About five years ago, Ed Castle began managing all his projects using Microsoft Excel. “It's such a powerful program that nearly everyone with a PC already has at their fingertips,” says Castle, of E.M. Castle Construction, in Kensington, Md. Castle creates a separate Excel file for each project, and each file contains 30 to 40 spreadsheets separated by tabs at the bottom of the screen.

Included in the file are all the purchase orders, change orders, work schedules, and subcontractor work orders necessary for the job, each with its own tab. Best of all, Castle inputs administrative information, such as homeowner names and addresses, just once and they automatically appear on all the necessary documents. Using a formula, Castle is able to automatically populate the rest of his forms and documents with the appropriate client names, addresses, and project information. The formula (which is the ‘equals' sign, the reference sheet name surrounded by single quotes, exclamation point, and coordinates of the original cell, for example: =‘Client Info'!D14) simply replicates the information from the original ‘Client Info' sheet into the desired cell.

This scheduling spreadsheet requires that you only enter the start date of the  project ó the rest of the dates fill in accordingly. Castle uses red  text to denote slippage in the schedule. The dates that follow readjust  to accommodate the slippage time. In the purchase order (left), Castle not  only includes a detailed description of each product but also specifies in  which part of the house it will be used. The homeowner address is also automatically  included on the order so the supplier can ship directly to the site. Notice  the color-coded tabs along the bottom. The purchase orders are coded  according to their status: Pink shows an order has been processed; blue  denotes an order waiting to be processed.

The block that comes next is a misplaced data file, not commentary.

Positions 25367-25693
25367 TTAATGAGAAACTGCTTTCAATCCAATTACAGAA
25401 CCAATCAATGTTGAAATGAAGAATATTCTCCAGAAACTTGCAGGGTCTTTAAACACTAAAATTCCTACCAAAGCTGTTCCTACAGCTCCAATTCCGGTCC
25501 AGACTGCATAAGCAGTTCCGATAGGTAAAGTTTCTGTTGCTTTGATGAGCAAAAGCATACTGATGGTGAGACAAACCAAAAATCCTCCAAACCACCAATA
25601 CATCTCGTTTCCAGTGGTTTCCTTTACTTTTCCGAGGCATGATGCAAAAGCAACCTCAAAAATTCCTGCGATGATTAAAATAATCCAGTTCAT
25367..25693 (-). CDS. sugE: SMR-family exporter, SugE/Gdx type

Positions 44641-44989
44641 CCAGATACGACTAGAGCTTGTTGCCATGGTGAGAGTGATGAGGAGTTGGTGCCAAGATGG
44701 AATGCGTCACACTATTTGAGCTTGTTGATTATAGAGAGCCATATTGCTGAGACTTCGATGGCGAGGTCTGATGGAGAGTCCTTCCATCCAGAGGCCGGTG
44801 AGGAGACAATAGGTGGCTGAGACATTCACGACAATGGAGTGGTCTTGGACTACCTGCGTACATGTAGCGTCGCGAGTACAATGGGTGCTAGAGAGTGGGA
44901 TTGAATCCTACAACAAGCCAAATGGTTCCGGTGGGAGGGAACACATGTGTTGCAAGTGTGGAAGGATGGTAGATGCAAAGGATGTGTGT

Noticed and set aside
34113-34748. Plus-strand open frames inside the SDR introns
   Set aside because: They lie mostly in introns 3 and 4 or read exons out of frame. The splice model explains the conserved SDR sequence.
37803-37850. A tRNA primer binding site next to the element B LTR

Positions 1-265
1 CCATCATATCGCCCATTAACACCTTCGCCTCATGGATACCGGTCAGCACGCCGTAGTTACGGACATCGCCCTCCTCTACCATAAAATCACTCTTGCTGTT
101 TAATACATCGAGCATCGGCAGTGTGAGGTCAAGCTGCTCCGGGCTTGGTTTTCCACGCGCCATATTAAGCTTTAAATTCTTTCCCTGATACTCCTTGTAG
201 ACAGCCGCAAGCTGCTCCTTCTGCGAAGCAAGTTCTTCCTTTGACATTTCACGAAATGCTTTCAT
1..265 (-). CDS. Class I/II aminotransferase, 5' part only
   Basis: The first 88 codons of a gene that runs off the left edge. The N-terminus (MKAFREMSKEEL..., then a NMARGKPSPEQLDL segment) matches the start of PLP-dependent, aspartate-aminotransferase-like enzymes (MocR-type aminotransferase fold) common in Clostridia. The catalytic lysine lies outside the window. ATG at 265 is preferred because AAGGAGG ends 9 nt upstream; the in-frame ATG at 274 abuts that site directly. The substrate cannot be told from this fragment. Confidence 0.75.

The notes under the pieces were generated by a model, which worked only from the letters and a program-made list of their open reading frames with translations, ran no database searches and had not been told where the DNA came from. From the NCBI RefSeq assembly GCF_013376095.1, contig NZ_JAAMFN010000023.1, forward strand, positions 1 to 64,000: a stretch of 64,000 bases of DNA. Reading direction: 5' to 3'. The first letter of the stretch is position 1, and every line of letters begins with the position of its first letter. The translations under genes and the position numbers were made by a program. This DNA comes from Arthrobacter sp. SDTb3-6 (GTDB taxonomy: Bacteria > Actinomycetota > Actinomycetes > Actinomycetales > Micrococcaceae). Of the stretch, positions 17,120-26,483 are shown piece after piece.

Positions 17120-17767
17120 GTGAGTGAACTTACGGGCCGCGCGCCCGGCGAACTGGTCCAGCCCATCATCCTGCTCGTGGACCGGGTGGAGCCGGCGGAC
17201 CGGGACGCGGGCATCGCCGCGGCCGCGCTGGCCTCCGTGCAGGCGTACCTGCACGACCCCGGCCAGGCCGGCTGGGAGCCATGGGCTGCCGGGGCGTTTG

This scheduling spreadsheet requires that you only enter the start date of the project ó the rest of the dates fill in accordingly. Castle uses red text to denote slippage in the schedule. The dates that follow readjust to accommodate the slippage time. In the purchase order (left), Castle not only includes a detailed description of each product but also specifies in which part of the house it will be used. The homeowner address is also automatically included on the order so the supplier can ship directly to the site. Notice the color-coded tabs along the bottom. The purchase orders are coded according to their status: Pink shows an order has been processed; blue denotes an order waiting to be processed.

Castle also likes that Excel gives him the freedom to customize documents. In his purchase orders, he includes an extra column that details where in the house specific products will be used. That way he can send a single document to both the supplier and the project manager, eliminating cross-referencing between different documents that could lead to products being mistakenly installed in the wrong area of the house. “The forms provided by ACT or NEBS don't allow this kind of creative freedom,” Castle says.

In Castle's management system, Excel is also used to map out a schedule that is easy to adjust should the remodeler get behind — or even ahead of — the original plan. See the spreadsheets below for a more detailed explanation.